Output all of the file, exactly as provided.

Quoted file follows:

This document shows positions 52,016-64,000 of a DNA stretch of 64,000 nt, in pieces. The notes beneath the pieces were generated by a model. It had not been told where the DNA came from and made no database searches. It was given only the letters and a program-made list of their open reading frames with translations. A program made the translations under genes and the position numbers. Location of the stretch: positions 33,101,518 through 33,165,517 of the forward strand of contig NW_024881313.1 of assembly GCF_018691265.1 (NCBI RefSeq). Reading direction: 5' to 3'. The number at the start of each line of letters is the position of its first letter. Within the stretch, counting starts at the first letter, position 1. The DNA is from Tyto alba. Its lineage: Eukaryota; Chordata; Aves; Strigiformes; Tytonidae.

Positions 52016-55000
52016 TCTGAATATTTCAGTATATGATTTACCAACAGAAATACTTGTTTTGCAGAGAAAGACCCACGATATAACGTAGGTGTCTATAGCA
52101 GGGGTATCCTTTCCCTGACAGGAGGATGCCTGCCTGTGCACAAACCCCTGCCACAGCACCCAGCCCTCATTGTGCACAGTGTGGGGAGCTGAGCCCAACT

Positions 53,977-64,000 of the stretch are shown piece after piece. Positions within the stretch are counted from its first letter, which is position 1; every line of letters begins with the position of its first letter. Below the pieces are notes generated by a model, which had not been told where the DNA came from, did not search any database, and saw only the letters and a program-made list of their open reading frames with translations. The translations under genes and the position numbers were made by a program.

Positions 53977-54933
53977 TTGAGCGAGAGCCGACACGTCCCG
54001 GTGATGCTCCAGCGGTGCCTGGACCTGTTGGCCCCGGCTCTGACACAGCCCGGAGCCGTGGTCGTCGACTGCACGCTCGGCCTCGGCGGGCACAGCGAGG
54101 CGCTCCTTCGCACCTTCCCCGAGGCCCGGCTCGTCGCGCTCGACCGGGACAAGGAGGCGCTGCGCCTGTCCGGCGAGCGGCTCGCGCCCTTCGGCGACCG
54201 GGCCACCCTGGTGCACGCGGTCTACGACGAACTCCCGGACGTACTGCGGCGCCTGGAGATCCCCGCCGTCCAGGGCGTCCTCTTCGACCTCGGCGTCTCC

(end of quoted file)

This document shows positions 52,016-64,000 of a DNA stretch of 64,000 nt, in pieces. The notes beneath the pieces were generated by a model. It had not been told where the DNA came from and made no database searches. It was given only the letters and a program-made list of their open reading frames with translations. A program made the translations under genes and the position numbers. Location of the stretch: positions 33,101,518 through 33,165,517 of the forward strand of contig NW_024881313.1 of assembly GCF_018691265.1 (NCBI RefSeq). Reading direction: 5' to 3'. The number at the start of each line of letters is the position of its first letter. Within the stretch, counting starts at the first letter, position 1. The DNA is from Tyto alba. Its lineage: Eukaryota; Chordata; Aves; Strigiformes; Tytonidae.

Positions 52016-55000
52016 TCTGAATATTTCAGTATATGATTTACCAACAGAAATACTTGTTTTGCAGAGAAAGACCCACGATATAACGTAGGTGTCTATAGCA
52101 GGGGTATCCTTTCCCTGACAGGAGGATGCCTGCCTGTGCACAAACCCCTGCCACAGCACCCAGCCCTCATTGTGCACAGTGTGGGGAGCTGAGCCCAACT

Positions 53,977-64,000 of the stretch are shown piece after piece. Positions within the stretch are counted from its first letter, which is position 1; every line of letters begins with the position of its first letter. Below the pieces are notes generated by a model, which had not been told where the DNA came from, did not search any database, and saw only the letters and a program-made list of their open reading frames with translations. The translations under genes and the position numbers were made by a program.

Positions 53977-54933
53977 TTGAGCGAGAGCCGACACGTCCCG
54001 GTGATGCTCCAGCGGTGCCTGGACCTGTTGGCCCCGGCTCTGACACAGCCCGGAGCCGTGGTCGTCGACTGCACGCTCGGCCTCGGCGGGCACAGCGAGG
54101 CGCTCCTTCGCACCTTCCCCGAGGCCCGGCTCGTCGCGCTCGACCGGGACAAGGAGGCGCTGCGCCTGTCCGGCGAGCGGCTCGCGCCCTTCGGCGACCG
54201 GGCCACCCTGGTGCACGCGGTCTACGACGAACTCCCGGACGTACTGCGGCGCCTGGAGATCCCCGCCGTCCAGGGCGTCCTCTTCGACCTCGGCGTCTCC